Adrian Graham

Rushmore vs Ferris Bueller’s Day Off

There’s nothing like ‘sticking it to the system’, but, what if you’re a teenager and the odds of the whole adult world are stacked against you?

Ferris Bueller’s Day Off (1986) and Rushmore (1998) both feature young adults who use their ingenuity to beat the system. In Ferris Bueller’s Day Off the hero, Ferris, decides to pull a sickie and take the day off school to hang out with his girlfriend, and his best friend. His fun day becomes a celebration of his time at school (which will end when he goes to university), and the importance of friendship. Ferris is a cheeky, geeky-but-cool, teenage hero, an alfa male in-the-making. A natural salesman, whatever life throws at him he can talk his way out of it.

Max Fischer in Rushmore is also geeky and intelligent, but less of an alpha male and more of an odd-ball character destined to be a playwright. Both characters are masters of their own worlds – they shape the things that are happening around them. Through their persistence, charisma and conviction they’re able to keep their followers (their band of heroes) energised and motivated, ensuring that these supporters can fill a part in one of his upcoming plays, or provide an expensive sports car for a joyride.

Rushmore is different from Ferris Bueller’s Day Off because of Max’s vulnerability. He uses fantasy to escape from the reality of his impoverished working-class background and the death of his mother. There’s a persistent fantasy and reality theme, which is accentuated by Max’s passion for producing and directing extravagant theatrical dramas with adult themes. Max’s comic likability comes from the disconnection between his aggrandised self-perception, and his real place in the world. This is especially true with his crush on the adult teacher Rosemary Cross with whom he doesn’t stand a chance. The outcome of Rushmore sees Max finally accepting reality, and his own limitations. In becoming himself he can see beyond his selfish motives and salvage his friendships. It’s only through this process that earns true friendship and can form a working romantic relationship.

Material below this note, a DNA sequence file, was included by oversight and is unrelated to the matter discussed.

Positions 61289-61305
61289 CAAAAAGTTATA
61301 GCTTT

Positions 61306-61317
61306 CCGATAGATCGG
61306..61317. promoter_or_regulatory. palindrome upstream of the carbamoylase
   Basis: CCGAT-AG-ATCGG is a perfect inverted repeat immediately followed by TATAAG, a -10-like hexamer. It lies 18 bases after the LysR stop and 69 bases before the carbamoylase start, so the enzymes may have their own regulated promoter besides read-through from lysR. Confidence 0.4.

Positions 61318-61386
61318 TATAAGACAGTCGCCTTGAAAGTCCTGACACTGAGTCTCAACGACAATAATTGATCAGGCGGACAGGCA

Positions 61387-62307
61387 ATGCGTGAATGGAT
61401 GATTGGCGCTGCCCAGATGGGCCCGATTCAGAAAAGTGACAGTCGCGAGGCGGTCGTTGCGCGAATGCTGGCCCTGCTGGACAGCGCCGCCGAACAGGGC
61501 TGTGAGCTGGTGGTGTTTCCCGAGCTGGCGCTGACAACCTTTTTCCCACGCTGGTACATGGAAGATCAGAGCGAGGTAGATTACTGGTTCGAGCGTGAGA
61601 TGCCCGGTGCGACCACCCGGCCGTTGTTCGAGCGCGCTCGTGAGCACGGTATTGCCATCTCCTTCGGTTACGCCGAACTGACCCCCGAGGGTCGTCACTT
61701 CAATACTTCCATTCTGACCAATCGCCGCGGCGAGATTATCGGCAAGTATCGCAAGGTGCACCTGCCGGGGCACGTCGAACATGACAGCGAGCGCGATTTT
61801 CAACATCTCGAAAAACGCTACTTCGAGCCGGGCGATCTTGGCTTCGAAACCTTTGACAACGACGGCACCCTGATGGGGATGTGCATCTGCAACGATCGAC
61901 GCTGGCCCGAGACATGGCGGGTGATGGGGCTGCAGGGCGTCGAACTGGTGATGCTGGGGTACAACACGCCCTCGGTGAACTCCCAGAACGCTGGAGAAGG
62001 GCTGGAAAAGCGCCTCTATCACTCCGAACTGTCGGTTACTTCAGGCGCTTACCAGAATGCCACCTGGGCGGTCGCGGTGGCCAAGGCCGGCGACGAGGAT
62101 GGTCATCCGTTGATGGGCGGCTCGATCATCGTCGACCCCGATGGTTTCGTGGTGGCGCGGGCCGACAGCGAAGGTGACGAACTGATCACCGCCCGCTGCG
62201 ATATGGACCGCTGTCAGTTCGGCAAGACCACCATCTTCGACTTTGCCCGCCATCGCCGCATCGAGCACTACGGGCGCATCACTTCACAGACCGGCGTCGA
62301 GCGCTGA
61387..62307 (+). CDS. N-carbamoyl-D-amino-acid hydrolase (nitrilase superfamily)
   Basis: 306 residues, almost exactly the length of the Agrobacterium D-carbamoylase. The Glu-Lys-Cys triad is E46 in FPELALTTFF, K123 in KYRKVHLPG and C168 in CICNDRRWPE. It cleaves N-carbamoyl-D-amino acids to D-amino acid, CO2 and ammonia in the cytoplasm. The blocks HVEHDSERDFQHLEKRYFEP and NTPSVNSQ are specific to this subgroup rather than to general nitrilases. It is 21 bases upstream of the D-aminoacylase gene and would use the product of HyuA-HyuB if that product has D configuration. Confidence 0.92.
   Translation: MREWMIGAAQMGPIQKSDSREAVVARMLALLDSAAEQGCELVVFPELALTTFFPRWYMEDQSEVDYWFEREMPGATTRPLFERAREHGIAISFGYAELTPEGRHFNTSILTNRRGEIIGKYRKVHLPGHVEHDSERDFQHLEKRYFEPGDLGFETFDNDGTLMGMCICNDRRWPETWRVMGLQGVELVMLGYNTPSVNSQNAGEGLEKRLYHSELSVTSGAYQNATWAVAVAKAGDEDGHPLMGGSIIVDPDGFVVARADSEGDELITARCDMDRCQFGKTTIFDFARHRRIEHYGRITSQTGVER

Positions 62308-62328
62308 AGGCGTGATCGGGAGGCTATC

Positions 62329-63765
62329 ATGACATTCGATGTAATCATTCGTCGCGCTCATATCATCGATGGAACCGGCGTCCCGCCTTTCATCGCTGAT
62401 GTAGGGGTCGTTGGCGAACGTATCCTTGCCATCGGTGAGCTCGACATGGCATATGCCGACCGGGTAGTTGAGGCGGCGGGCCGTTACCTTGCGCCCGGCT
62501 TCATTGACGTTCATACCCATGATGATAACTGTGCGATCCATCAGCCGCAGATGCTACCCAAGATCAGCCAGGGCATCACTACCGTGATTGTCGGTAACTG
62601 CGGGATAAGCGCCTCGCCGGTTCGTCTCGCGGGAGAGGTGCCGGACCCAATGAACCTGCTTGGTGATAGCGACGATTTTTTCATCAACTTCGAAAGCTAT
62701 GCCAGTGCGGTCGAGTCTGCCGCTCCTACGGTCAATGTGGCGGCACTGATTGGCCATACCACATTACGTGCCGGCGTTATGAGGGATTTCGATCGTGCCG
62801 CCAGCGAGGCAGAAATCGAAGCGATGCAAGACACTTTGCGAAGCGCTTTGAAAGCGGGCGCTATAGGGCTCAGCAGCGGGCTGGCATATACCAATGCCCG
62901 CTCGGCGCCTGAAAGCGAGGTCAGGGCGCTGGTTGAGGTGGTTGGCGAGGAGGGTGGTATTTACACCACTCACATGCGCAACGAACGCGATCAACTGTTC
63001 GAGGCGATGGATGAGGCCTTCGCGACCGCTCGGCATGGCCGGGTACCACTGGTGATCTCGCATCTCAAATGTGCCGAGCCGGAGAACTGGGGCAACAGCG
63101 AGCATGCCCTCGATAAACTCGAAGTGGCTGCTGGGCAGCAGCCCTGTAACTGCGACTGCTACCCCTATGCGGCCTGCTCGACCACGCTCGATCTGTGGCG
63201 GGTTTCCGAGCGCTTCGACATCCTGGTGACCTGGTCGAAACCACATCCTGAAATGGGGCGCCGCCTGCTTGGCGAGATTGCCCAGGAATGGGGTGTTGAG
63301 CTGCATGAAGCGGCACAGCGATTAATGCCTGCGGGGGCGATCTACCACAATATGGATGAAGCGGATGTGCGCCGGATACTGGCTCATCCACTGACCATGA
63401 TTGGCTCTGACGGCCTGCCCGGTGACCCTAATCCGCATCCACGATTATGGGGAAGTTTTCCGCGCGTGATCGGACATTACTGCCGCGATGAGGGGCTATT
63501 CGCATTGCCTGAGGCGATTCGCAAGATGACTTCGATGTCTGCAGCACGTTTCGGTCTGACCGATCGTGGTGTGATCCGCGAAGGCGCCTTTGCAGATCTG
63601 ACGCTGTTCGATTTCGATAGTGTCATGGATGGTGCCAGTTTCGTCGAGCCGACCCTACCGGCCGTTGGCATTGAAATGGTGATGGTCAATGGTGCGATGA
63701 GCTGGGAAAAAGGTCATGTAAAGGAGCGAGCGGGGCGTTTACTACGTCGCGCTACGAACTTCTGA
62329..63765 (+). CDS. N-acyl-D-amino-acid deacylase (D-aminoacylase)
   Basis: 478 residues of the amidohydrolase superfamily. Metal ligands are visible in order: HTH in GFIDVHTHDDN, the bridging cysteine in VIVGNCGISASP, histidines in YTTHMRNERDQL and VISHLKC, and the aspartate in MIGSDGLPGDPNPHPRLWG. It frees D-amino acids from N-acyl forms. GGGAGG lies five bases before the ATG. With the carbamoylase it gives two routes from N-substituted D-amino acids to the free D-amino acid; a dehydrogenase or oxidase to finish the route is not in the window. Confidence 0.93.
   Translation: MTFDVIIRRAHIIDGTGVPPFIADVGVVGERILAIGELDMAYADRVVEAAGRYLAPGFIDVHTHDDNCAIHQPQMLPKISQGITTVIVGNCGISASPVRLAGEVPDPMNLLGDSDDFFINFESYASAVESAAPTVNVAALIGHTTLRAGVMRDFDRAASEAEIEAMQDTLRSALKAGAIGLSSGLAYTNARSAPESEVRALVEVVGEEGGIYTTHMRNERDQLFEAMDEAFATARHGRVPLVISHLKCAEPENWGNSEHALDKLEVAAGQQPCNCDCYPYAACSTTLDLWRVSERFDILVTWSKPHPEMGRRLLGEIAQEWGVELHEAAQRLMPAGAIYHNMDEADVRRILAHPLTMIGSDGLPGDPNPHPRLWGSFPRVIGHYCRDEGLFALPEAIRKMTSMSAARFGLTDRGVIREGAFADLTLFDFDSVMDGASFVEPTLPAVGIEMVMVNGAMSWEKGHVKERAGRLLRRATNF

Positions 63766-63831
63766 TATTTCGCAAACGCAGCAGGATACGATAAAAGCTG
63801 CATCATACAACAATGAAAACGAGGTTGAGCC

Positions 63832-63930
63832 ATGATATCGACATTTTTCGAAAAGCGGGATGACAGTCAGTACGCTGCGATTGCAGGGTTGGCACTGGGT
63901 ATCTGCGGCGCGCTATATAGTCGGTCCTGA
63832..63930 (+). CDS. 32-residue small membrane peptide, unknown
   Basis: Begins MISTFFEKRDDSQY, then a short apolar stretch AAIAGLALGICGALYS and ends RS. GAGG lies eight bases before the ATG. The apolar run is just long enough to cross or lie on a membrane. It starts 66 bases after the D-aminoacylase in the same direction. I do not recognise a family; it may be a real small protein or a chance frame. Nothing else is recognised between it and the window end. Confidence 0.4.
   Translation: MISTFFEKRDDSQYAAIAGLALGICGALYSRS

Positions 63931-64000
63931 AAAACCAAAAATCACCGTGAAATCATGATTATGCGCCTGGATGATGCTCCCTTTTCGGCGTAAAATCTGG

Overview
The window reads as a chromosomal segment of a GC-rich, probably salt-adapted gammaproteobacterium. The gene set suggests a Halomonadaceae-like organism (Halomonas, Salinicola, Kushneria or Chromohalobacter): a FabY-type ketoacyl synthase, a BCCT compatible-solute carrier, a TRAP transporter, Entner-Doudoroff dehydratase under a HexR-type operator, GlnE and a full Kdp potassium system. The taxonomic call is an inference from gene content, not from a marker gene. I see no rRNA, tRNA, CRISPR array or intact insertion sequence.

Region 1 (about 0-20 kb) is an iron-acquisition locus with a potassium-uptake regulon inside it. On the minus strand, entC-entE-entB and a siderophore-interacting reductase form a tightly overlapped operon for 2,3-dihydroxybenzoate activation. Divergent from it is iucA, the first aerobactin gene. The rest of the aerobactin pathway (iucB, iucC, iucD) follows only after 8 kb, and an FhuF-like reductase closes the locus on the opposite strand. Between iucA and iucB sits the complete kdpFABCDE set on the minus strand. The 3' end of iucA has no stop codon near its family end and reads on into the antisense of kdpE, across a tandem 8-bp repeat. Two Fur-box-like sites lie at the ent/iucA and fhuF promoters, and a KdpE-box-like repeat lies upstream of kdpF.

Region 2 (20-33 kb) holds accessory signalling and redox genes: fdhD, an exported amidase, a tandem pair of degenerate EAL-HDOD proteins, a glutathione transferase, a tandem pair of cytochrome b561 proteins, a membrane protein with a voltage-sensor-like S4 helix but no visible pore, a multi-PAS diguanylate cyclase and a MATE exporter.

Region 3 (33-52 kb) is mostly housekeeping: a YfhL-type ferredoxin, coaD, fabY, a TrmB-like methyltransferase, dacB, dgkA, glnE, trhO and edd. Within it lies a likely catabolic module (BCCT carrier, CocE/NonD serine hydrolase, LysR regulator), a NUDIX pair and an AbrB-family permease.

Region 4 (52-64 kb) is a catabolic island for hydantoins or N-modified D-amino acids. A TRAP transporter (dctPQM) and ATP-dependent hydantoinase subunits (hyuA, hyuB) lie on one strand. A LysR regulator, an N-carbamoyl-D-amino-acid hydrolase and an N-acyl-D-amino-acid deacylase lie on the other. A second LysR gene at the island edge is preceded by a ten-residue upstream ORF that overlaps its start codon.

The tension in Ferris Bueller’s Day Off comes from fear of Ferris being caught out by his parents or Principal Rooney, and less overtly from a concern that while Ferris gets everything his way, his friend Cameron Frye will lose out: not only is Ferris using him, but Cameron will get the blame for destroying his father’s precious sports car. Ferris turns the disaster around by using the moment to convince Cameron to stand up to his dominant father, and in that moment Cameron realises that his depression and inadequacy are derived from his fear of his father – and by standing up for himself he will become a new person. This change of thinking is only possible because Ferris has already saved Cameron from drowning, which cemented the trust between them. Despite Ferris’s self-centredness, he’s still there for his friends.

The Third Man vs The Long Goodbye

Set in an atmospheric, post-World War Two Vienna, the pulp Western writer, Holly Martins, in The Third Man (1949), goes in search of his missing friend. And, private investigator, Philip Marlowe, in The Long Goodbye (1973) searches for a woman’s absent husband, along with his missing friend (not knowing that the two mysteries are connected).

The two stories involve an honest, ‘average guy’, as he attempts to solve a mystery, one which will prove to be a tragedy, with personal implications. Holly Martins, searches for Harry Lime (allegedly run-over by a lorry): and, Philip Marlowe, a Private Investigator, attempts to work out what happened to his friend, Terry Lennox (who apparently took his own life). Both these ‘average guys’ are seeking the truth – and their friend is at the centre of the puzzle.